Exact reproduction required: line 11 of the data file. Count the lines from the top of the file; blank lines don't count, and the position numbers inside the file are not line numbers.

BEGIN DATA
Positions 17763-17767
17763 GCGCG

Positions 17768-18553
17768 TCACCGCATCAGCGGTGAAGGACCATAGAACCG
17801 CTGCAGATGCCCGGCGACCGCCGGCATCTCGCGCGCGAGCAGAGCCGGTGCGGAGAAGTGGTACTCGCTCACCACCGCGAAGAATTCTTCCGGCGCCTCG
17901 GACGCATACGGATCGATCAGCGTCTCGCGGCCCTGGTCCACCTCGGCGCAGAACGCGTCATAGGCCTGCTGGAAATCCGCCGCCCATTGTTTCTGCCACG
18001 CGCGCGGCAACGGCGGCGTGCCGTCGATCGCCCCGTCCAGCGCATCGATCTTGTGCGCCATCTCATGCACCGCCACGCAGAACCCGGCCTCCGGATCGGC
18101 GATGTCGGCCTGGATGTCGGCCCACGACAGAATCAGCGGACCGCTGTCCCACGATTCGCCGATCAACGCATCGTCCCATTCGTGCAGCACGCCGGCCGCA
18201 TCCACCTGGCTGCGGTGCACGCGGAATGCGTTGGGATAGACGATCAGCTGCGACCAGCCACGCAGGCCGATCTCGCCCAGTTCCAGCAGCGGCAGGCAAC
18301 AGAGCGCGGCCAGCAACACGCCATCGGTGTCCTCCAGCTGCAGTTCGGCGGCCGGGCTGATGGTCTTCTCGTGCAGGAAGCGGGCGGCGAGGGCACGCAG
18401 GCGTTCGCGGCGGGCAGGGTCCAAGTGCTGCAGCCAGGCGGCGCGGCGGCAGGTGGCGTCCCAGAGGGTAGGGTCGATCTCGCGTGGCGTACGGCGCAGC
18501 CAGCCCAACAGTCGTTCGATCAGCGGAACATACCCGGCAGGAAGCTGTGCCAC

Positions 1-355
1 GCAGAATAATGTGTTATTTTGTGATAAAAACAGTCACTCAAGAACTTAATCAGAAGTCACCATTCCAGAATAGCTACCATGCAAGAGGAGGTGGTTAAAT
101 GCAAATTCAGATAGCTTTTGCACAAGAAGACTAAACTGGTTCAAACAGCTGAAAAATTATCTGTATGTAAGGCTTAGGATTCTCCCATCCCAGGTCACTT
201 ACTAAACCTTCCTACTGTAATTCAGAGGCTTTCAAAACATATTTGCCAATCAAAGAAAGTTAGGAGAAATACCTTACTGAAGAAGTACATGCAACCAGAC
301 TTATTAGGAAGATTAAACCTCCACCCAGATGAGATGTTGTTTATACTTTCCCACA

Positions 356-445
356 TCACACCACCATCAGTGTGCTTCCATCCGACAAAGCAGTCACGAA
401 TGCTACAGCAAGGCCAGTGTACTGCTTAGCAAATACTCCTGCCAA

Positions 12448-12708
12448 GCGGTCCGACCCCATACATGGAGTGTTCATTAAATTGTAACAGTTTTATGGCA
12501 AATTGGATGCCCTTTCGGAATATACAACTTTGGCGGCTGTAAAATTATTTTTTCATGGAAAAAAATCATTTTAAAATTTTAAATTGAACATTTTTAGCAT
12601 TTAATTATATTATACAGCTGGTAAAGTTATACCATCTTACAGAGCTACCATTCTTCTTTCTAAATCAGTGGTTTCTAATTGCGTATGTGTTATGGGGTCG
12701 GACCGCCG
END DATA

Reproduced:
18401 GCGTTCGCGGCGGGCAGGGTCCAAGTGCTGCAGCCAGGCGGCGCGGCGGCAGGTGGCGTCCCAGAGGGTAGGGTCGATCTCGCGTGGCGTACGGCGCAGC